Participants are expected to choose their key message, theme, or tagline in a wise and positive manner as they work to convince their target audience – teen workers or teens who are preparing to work for the first time – to take the O[yes] Young Employee Safety Awareness online training to improve their knowledge of how to stay safe and healthy in the workplace. 

The top three entries in each of the two media categories will take home cash prizes ranging from $300 to $500. In each category, the first-place winner’s school, club, or organization will receive a matching award. Moreover, O[yes] will use the best of the submissions as ads in its ongoing efforts to improve on-the-job safety and health protections for teens. 

While they carry out their projects, participants must ensure the health and safety of their team. No one should be endangered while creating their video or graphic design project. 

The deadline for submissions is 5 p.m. Friday, Feb. 16, 2024. 

Participants are encouraged to submit entries online. Submissions may also be mailed on a USB thumb drive or delivered in person. 

For more information about the entry form and rulescontest expectations, and resources – including the entries that won in 2023 and 2022 – visit the O[yes] online contest page

The contest sponsors are local Oregon chapters of the American Society of Safety Professionals, Construction Safety Summit, Central Oregon Safety & Health Association, Hoffman Construction Company, Oregon Institute of Occupational Health Sciences at OHSU, Oregon OSHA, SafeBuild Alliance, SAIF Corporation, Oregon SHARP Alliance, and the Oregon Utility Notification Center.

Oregon OSHA, a division of the Department of Consumer and Business Services, enforces the state’s workplace safety and health rules and works to improve workplace safety and health for all Oregon workers. For more information, go to osha.oregon.gov.

The Department of Consumer and Business Services is Oregon’s largest business regulatory and consumer protection agency. For more information, go to oregon.gov/dcbs.

The Oregon Young Employee Safety Coalition (O[yes]) is a nonprofit dedicated to preventing young worker injuries and fatalities. O[yes] members include safety and health professionals, educators, employers, labor and trade associations, and regulators. For more information, go to youngemployeesafety.org.

Enrollment In Individual Health Insurance Now Open Through Mid-January

The tens of thousands of Oregonians who buy their own health insurance can now start shopping for the best plan for next year.

Open enrollment on the federal online marketplace, which Oregon will continue to use for the next few years, runs this year from Nov. 1 through Jan. 16. Those who enroll by Dec. 15 will be covered starting Jan. 1, and those who sign up after that will be covered starting Feb. 1.

Premiums will increase 6% next year on average but individuals can obtain subsidies through the marketplace to reduce costs. The subsidies come in the form of tax credits that can be used throughout the year or at tax time. In the past, around 70% of those who applied obtained financial help. That jumped to 80% last year, according to Amy Coven at the Oregon Health Authority, which oversees health insurance enrollment.Sign up for coverage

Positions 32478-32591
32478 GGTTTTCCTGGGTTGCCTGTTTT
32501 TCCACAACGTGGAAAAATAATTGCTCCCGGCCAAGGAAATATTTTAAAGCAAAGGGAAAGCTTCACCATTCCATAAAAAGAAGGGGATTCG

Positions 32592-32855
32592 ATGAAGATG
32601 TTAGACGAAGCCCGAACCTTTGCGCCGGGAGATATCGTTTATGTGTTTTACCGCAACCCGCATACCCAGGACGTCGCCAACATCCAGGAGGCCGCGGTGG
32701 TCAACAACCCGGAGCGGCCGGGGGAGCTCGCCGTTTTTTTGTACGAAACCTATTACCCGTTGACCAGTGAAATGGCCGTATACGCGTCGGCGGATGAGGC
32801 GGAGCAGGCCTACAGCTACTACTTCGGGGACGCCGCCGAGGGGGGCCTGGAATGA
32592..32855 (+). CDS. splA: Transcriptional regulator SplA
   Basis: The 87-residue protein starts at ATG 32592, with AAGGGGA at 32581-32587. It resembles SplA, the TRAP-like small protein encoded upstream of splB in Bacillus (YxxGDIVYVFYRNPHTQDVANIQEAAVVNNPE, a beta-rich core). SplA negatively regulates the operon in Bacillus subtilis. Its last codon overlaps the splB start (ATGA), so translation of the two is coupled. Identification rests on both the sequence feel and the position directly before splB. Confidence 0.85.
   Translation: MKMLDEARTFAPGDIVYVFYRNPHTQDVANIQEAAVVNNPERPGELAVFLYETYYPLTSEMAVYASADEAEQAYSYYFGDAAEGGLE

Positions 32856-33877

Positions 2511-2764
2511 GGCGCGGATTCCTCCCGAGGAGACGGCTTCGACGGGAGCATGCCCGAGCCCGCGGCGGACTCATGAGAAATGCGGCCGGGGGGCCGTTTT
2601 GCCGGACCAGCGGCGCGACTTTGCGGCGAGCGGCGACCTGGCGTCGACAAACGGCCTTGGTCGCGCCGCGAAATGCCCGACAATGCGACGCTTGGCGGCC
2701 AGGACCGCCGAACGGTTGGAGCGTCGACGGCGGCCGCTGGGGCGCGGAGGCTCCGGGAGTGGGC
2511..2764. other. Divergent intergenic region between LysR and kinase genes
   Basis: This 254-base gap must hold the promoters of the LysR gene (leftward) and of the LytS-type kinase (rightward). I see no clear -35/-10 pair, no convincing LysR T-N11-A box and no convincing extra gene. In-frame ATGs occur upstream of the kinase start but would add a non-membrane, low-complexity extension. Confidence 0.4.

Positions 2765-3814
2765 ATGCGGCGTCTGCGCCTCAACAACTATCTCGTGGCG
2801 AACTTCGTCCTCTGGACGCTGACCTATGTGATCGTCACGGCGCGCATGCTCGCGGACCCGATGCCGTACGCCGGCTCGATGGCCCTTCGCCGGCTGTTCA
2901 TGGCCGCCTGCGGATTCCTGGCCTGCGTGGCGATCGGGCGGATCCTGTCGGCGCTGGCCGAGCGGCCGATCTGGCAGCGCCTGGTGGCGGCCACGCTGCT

For general information about the three levels of plans, go here. For information about coverage and to sign up, go here

But before buying a plan, state officials recommend that people use the window-shopping tool to compare plans, which vary among different areas. 

Oregon also offers free help through experts in health insurance. Find someone for the marketplace, or healthcare.gov, by clicking here

“Premiums can start as low as a dollar, sometimes even less with the financial help, and they go up from there,” Coven said. 

The average tax credit last year was around $500 per person a month, Coven said. That translated to an out-of-pocket premium cost per person of about $225.

Subsidies are based on the marketplace’s silver, or mid-range plans, and there’s no upper income limit to qualify for financial help. Individuals can also sign up for a bronze plan, which has the least expensive premium but costs more out-of-pocket for services, or gold plans, which have the highest premiums but lowest out-of-pocket costs. 

All plans include 10 essential benefits, which include emergency care and hospitalization, prescriptions, mental health and addiction services, lab services and maternity and pediatric care. The plans also include free preventive care, which is mandated by the Affordable Care Act. All Oregon plans also offer coverage for abortions, acupuncture and chiropractic care and the first three primary care or mental health care visits cost $5 even before the deductible kicks in. 

“The coverage is very robust,” Coven said.

The state has offered catastrophic coverage, which is designed to cover unexpected medical costs. And its website says it still does, but Coven said Thursday in a follow-up call that they will not be available for 2024.